Most books of Hours, especially those produced for the very wealthy, also include a section of votive commemorations of the Saints known as the Suffrages. In this particular book, the pictures of the Saints are fairly small and simple; here are the first two, of St Michael the Archangel and St John the Baptist.
Catherine was born into the ruling family of Florence, the Medici, in 1519, exactly two weeks after her future husband. She was married to Henry, the second son of the French king Francis I, when they were both 14, as arranged by her uncle, Pope Clement VII. Three years later, upon the death of Henry’s elder brother, they became the dauphin and dauphine, then king and queen when Francis I died in 1547. Catherine bore ten children, three of whom died in infancy (including the last two, twin girls), and three of whom became kings of France.
As long as her husband lived, Catherine had very little influence in the court, overshadowed by her husband’s mistress. (Historians of the French monarchy often speak of the royal mistresses almost as if they held an official position, which effectively they did.) However, in 1559, Henry II was injured in the eye by a fragment of his opponent’s lance during a tournament, and died of sepsis after only ten days, an event which did much to end the popularity of jousting. His eldest son and heir, Francis II, was a sickly child, who died without issue after a reign of less than 18 months, and was succeeded by his ten-year-old brother Charles IX; Catherine became very powerful as her son’s regent, in a time of extreme political and religious turmoil in France. When Charles died 13 years later, he had no legitimate male heir, and was therefore succeeded by another of her sons, Henry III; although he came to throne as an adult, he was also a weak man in many ways, and Catherine remained a powerful figure in France, until her death in 1589. Henry III was assassinated seven months after her death, the last king of the house of Valois; he was succeeded by the first Bourbon, Henry IV.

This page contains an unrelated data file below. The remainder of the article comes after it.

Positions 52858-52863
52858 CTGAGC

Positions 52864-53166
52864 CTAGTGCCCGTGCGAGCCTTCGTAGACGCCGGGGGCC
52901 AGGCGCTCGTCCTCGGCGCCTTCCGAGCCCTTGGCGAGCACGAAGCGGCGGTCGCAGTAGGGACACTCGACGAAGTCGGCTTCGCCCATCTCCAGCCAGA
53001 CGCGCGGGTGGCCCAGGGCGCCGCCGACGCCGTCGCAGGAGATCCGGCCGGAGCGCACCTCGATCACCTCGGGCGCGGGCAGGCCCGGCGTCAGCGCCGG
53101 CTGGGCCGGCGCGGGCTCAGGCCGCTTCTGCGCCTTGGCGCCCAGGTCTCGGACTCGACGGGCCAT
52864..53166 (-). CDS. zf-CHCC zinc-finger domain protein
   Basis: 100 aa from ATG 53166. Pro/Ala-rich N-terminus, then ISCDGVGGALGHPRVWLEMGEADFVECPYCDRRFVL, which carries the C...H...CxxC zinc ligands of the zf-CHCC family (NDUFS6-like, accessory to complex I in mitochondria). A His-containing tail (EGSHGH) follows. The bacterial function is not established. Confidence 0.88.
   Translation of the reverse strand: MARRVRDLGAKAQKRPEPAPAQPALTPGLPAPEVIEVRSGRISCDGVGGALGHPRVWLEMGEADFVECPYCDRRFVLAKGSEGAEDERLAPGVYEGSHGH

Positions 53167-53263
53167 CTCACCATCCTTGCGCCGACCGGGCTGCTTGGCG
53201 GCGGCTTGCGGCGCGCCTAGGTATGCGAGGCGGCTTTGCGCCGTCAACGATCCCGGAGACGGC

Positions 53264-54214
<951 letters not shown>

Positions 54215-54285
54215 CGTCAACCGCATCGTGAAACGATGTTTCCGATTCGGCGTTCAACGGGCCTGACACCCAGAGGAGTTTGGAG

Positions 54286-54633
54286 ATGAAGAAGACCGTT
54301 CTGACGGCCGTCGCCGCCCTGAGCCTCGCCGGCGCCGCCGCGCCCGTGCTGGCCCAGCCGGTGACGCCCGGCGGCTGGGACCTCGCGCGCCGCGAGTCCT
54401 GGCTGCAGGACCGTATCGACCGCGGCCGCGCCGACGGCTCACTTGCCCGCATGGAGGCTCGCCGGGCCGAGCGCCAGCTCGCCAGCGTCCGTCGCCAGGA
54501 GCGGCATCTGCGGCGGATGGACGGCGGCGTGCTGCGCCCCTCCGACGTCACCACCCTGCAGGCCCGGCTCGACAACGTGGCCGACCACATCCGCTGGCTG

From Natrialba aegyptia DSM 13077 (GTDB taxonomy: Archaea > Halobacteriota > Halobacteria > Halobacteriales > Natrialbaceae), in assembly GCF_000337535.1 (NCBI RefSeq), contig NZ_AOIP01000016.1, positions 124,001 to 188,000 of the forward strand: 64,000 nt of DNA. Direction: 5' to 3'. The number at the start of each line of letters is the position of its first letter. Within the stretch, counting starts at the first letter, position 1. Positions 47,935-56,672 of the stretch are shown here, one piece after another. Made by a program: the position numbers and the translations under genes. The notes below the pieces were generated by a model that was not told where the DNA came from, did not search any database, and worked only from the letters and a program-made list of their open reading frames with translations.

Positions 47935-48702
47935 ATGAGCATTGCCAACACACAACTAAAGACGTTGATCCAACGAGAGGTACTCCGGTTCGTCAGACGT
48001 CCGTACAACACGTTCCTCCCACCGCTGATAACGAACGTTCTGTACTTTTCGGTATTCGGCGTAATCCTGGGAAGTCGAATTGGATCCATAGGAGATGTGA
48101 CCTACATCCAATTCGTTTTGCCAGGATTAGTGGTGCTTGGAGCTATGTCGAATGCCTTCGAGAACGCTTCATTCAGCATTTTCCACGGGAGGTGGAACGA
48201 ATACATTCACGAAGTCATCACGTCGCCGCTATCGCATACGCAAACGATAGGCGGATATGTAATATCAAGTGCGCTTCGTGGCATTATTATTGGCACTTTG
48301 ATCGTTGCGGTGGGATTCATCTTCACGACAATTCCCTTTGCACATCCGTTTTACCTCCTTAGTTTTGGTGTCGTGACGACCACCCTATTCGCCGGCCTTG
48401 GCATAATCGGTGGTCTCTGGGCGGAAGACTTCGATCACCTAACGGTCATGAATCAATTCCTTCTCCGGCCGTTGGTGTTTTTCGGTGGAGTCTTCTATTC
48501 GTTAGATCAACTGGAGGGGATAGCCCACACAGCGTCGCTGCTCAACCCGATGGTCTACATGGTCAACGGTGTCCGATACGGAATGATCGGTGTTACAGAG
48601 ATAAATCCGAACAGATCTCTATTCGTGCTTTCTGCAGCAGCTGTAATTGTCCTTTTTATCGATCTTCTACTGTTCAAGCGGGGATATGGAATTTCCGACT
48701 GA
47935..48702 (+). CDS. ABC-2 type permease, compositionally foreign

The Bibliothèque national de France has another book of Hours which is called of “Catherine de’ Medici” (Département des Manuscrits. NAL 82), which is full of pictures of members of the royal family, many added long after her time. (The last is of a duchess who died in 1870.) Here is the picture of Catherine herself.